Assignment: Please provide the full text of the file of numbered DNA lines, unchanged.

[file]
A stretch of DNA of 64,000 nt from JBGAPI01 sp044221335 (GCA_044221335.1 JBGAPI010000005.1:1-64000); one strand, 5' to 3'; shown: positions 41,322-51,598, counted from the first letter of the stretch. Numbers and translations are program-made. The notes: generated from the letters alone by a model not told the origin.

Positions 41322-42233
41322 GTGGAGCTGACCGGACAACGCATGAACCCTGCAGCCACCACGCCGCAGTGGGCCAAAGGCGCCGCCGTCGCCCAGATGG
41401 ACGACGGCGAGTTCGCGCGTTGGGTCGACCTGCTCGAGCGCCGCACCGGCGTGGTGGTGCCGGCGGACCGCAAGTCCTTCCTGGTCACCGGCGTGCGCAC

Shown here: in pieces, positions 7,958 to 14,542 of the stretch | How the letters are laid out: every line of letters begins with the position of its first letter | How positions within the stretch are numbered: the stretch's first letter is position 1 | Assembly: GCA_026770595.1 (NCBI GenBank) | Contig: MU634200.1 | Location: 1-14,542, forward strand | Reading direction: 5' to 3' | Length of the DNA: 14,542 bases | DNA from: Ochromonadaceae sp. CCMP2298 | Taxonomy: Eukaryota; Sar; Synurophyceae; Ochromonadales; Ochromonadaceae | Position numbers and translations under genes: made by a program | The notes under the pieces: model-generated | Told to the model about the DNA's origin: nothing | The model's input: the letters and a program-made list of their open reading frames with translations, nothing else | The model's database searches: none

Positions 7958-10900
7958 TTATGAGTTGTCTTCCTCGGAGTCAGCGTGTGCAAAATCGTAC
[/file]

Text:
A stretch of DNA of 64,000 nt from JBGAPI01 sp044221335 (GCA_044221335.1 JBGAPI010000005.1:1-64000); one strand, 5' to 3'; shown: positions 41,322-51,598, counted from the first letter of the stretch. Numbers and translations are program-made. The notes: generated from the letters alone by a model not told the origin.

Positions 41322-42233
41322 GTGGAGCTGACCGGACAACGCATGAACCCTGCAGCCACCACGCCGCAGTGGGCCAAAGGCGCCGCCGTCGCCCAGATGG
41401 ACGACGGCGAGTTCGCGCGTTGGGTCGACCTGCTCGAGCGCCGCACCGGCGTGGTGGTGCCGGCGGACCGCAAGTCCTTCCTGGTCACCGGCGTGCGCAC

Shown here: in pieces, positions 7,958 to 14,542 of the stretch | How the letters are laid out: every line of letters begins with the position of its first letter | How positions within the stretch are numbered: the stretch's first letter is position 1 | Assembly: GCA_026770595.1 (NCBI GenBank) | Contig: MU634200.1 | Location: 1-14,542, forward strand | Reading direction: 5' to 3' | Length of the DNA: 14,542 bases | DNA from: Ochromonadaceae sp. CCMP2298 | Taxonomy: Eukaryota; Sar; Synurophyceae; Ochromonadales; Ochromonadaceae | Position numbers and translations under genes: made by a program | The notes under the pieces: model-generated | Told to the model about the DNA's origin: nothing | The model's input: the letters and a program-made list of their open reading frames with translations, nothing else | The model's database searches: none

Positions 7958-10900
7958 TTATGAGTTGTCTTCCTCGGAGTCAGCGTGTGCAAAATCGTAC